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Artemis endeavors to get more women in the field and on the water, to support women as leaders in the conservation movement, to ensure the vitality of our lands, waters, and wildlife. Artemis endeavors to change the face of conservation.

Dec 8, 2022

Artemis is revisiting its best-loved series of all time: A deep dive into ungulate ecology with the scientists at the Montieth Shop. This week we're surfing the green wave! Seasonal mule deer migration is based on food availability. Deer move across the landscape to maximize their access to high-quality food resources. We're joined by migration ecologist Ellen Aikens  to learn more about Wyoming's mule deer populations and how they're challenged by drought, climate change, and energy development. 

PLUS: Artemis's long-time partner, South Dakota Game, Fish and Parks is offering an incredible giveaway that includes a guided pheasant hunting trip in South Dakota, a travel voucher to get there, and a $4,000 gift card to Scheel's. Don't miss out! 

3:00 - Artemis's first guest to connect from overseas! Plus, moving to Germany during the pandemic

6:30 - Animal research: A generally rewarding endeavor with LOTS of challenges

8:00 A new scientist asks her peers/mentors, What's one of the most important fields to be savvy in? "GIS/remote sensing" comes up again and again

11:00 GPS collars let us see where an individual animal is going, year after year -- it's a bonafide jackpot of data. This field is called "movement ecology"

12:30 Marcia's sage advice: "Do what you enjoy doing until you don't enjoy doing it anymore. Then go do something else."

13:30 Sampling the field April-August to survey which plants are available and when. Documenting the seasonal change from green to brown was revelatory! Plus, KNOWING the place.

17:00 Dynamics in plant growth and seasonal transition influence how animals move

18:00 To study mule deer you need to become versed in the world they live in

20:00 "The green wave" - this idea that for deer and other species, young/emergent plant species are the most nutritious growth. That stage is staggered across an elevational gradient -- and this is the 'green wave' -- moving to find that nutritious feed

22:00 Most mule deer move from a low-elevation winter range to a higher elevation spring/summer range. This is colloquially called 'surfing the green wave'

24:00 Migration isn't a continuous line from Point A to Point B. Mule deer spend about 90% of their time on migration at stopover sites, foraging and eating

27:00 What makes a good stopover? It totally depends. Elevation plays a big role. They're generally places that are more lush than the surrounding area.

30:00 Fall migration: A combination of fleeing cold/snow, plus finding the lushest feed given the season... the "residual greenness"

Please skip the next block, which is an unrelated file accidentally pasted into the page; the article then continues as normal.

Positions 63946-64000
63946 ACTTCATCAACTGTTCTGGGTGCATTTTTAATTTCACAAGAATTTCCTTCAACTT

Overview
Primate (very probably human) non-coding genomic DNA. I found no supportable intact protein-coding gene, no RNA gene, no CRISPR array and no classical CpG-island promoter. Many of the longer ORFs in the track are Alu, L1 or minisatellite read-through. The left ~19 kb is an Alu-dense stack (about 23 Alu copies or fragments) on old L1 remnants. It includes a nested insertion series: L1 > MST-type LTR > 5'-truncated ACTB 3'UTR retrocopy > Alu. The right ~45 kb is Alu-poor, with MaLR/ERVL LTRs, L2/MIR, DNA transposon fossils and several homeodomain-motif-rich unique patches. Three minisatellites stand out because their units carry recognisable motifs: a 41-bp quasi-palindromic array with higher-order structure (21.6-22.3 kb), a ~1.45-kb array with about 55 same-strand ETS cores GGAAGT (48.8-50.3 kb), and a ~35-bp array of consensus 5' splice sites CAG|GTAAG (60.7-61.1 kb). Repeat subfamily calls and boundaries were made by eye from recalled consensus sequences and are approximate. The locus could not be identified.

33:00 Drought has an effect on how well mule deer can surf the green wave, which is shorter; Energy development also affects that migration

35:00 Mule deer in the West have high fidelity to their migration routes

38:00 Mule deer DO move through energy development sites... but they're not able to use those areas to the degree they would if there was no resource development there

39:00 A high-quality study would collect data BEFORE an energy project, DURING it, and AFTER reclamation

45:00 Being migratory is key for mule deer in the Wyoming Range. There ARE resident deer populations, but it's a small fraction (<5%) of the whole. Surfing the green wave results in access to higher quality feed, which improves deer body condition and reproductive success

47:00 Drought/climate change/fire/invasive species stand to alter how the green wave moves across the landscape

55:00 Mapping migrations is crucial to understanding how they're impacted by development and other threats

58:00 Wyoming's governor signed an executive order that acknowledged migration corridors. Good science DOES inform policy.

1:02 Wyoming Migration Initiative has a great coffee table book, "Wild Migration: Atlas of Wyoming Ungulates"

1:07 Animal movements stand to change as green-up patterns change (elk are also green-wave surfers)

1:10 Norway, Italy, Germany, France... all these countries have good data on deer migration and changing green-up patterns (Want to nerd out even more? EuroDeer is a collaborative group of ungulate ecologists with great data. Check them out.)

1:12 Are there places where green-wave migration has stopped because of barriers we've inadvertently put up? Yes. We alter animal behavior all the time.

1:16 Reproductive behaviors are finely tuned to greenup-related movement

1:21 Find out more about the Monteith shop online at

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